Equivalence sentence example

equivalence
  • The equivalence of the four hydrogen atoms of methane rested on indirect evidence, e.g.
    30
    27
  • However, equivalence questions for the deterministic case, whether two grammars or pushdown automata generate the same language or tree are open.
    1
    0
  • If we adopt a conception of meaning where truth-conditional equivalence is sufficient for synonymy, we have an apparent counterexample to compositionality.
    1
    0
  • Double devolution, by linking the two changes together, implies an equivalence that might not emerge in practice.
    1
    0
  • The use of mathematical models to demonstrate safety equivalence is therefore becoming more important.
    1
    0
    Advertisement
  • Sample size was calculated on the basis of establishing equivalence of the two modes of care.
    1
    0
  • The logic makes use of purely operational concepts, such as observational equivalence of program fragments.
    1
    0
  • Compositional equivalence also provides strong evidence that no unintended changes have taken place.
    1
    0
  • Their denotational semantics are fully abstract with respect to contextual equivalence.
    1
    0
  • Make sure your kid gets a better education than you seem to have, with your pathetic attempts at moral equivalence.
    1
    0
    Advertisement
  • Identifying strategies by some kind of behavioral equivalence we expect to receive a linear category.
    1
    0
  • The external behavior of entities is characterized using the notion of a bisimulation equivalence.
    1
    0
  • Homotopy equivalence of spaces also has a relative version.
    1
    0
  • Do you agree with our proposals for changes to the guidance on the method of calculation for commission equivalence?
    1
    0
  • In order to resolve stimulus equivalence, stimuli can be combined into classes whenever a unique behavior is required.
    1
    0
    Advertisement
  • Does not this condition alone, in the absence of equivalence or exchange, in itself involve the nullity of the act?
    1
    0
  • The general purpose is to give something like an equivalence of importance to divisions or branches indicated by the same term, but it is not intended to imply that every phylum has the Ursprung der Wirbelthiere (Leipzig, 1875); and Lankester, Degeneration (London, 1880),, ti, ae / .r ?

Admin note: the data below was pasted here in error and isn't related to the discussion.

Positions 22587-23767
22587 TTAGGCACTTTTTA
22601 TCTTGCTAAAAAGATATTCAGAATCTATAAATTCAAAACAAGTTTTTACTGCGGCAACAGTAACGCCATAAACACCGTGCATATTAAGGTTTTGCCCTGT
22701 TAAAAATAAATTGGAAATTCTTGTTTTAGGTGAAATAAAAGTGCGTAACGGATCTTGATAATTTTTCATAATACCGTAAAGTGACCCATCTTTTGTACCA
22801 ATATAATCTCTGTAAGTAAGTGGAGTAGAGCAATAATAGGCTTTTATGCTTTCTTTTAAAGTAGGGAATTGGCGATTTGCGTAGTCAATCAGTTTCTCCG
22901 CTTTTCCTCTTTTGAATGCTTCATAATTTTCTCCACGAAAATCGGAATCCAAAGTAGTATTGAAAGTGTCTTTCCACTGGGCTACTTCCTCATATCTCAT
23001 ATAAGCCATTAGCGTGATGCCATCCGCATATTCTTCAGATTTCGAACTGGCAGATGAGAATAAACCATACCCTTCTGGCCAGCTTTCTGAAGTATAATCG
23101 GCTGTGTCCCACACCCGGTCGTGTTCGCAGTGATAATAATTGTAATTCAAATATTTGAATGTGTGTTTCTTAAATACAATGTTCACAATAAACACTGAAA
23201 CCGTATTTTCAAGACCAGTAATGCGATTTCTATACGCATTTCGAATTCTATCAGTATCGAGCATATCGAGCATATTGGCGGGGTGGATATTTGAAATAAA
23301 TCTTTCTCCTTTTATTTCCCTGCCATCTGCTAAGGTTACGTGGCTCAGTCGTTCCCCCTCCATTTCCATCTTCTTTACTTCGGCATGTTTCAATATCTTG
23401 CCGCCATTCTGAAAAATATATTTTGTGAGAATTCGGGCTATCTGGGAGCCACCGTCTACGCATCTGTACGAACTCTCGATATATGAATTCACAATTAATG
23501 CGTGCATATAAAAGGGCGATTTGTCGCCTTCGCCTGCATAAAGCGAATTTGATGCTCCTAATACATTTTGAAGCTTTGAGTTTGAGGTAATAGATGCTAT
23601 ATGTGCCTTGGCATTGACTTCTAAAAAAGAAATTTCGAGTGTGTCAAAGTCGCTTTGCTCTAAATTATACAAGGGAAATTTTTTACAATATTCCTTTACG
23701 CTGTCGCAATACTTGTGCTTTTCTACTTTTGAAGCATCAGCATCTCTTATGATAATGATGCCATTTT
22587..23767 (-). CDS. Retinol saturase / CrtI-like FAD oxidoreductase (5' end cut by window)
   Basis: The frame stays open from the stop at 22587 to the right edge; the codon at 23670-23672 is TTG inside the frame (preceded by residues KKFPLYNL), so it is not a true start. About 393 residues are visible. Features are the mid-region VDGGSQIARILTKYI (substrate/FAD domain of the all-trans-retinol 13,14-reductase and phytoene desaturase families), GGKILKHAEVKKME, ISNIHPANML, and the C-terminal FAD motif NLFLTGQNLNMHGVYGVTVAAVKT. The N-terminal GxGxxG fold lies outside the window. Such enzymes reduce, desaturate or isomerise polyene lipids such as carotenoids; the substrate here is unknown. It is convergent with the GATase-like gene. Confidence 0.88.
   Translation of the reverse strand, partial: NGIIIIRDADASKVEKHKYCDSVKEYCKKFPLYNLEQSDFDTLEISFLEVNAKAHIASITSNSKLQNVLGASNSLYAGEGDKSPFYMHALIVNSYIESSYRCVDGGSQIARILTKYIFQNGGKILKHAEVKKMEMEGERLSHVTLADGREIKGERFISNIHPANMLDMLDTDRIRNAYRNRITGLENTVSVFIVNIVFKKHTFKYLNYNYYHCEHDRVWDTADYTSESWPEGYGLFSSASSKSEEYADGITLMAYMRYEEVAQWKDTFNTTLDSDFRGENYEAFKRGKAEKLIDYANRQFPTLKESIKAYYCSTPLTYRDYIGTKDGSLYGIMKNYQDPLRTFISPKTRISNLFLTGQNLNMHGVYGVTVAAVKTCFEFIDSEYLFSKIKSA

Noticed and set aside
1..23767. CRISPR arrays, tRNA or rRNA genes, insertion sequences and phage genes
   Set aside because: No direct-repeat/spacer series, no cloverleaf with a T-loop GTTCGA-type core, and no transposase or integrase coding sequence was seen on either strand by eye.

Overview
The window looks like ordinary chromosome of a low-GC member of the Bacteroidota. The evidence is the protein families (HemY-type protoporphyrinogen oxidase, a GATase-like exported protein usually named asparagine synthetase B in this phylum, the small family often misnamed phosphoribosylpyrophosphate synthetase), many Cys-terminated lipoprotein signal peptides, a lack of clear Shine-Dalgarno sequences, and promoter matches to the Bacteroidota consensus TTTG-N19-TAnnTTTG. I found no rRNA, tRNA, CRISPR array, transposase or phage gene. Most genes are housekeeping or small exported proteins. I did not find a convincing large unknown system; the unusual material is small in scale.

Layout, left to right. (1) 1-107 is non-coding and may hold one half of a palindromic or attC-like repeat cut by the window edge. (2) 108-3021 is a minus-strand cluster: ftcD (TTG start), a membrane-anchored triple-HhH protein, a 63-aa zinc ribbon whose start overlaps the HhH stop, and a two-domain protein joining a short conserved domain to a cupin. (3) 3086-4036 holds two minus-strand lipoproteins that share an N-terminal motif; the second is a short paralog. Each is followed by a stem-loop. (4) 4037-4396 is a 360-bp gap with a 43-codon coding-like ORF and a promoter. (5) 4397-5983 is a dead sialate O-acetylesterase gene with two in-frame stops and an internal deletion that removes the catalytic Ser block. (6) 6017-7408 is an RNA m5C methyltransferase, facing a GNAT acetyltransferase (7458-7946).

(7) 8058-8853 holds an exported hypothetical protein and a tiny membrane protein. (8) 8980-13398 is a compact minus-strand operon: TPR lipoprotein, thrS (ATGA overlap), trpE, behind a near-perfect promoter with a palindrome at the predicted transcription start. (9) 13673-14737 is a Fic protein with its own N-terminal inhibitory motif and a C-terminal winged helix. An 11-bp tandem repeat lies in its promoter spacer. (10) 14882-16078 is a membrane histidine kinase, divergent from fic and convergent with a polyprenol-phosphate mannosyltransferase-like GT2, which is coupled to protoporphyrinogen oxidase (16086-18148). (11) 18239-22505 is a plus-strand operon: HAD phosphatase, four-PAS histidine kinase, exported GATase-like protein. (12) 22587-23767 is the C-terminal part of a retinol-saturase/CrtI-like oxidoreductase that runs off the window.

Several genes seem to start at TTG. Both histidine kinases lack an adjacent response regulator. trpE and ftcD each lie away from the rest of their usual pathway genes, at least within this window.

1
    0
  • Note the equivalence of orthogonal arrays with affine resolvable designs.
    1
    0
  • This is usually regarded as being, like (ii.), a statement of equivalence.
    1
    1
  • Hence the positions occupied by the nitro groups in the two different nitrobrombenzoic acids must be symmetrical with respect to the carboxyl group. In 1879, Hubner (Ann., 1 95, p. 4) proved the equivalence of the second pair, viz.
    4
    6
    Advertisement
  • A special algebra is one which differs from ordinary algebra in the laws of equivalence which its symbols obey.
    15
    19
  • Force, naturally expansive and operating on the homogeneous atoms which constitute elemental matter, is subject to the law of equilibrium, or equivalence of action and reaction.
    6
    10
  • A simple class of cases is that which deals with equivalence of sums of money in different currencies; these cases really come under § 120.
    11
    15
  • Ampere's experimental and theoretical investigation of the mutual action of electric currents, and of the equivalence of a closed circuit to a polar magnet, the latter suggesting his celebrated hypothesis that molecular currents were the cause of magnetism.
    2
    7
  • Equivalent terms, which are not necessarily identical or literal translations, were adopted for the English, French and German languages, the equivalence being closest and most systematic between the English and German terms.
    14
    19
    Advertisement
  • The law of reciprocal proportions, or, as it might well be named, the law of equivalence, cannot be adequately enunciated in a few words.
    8
    14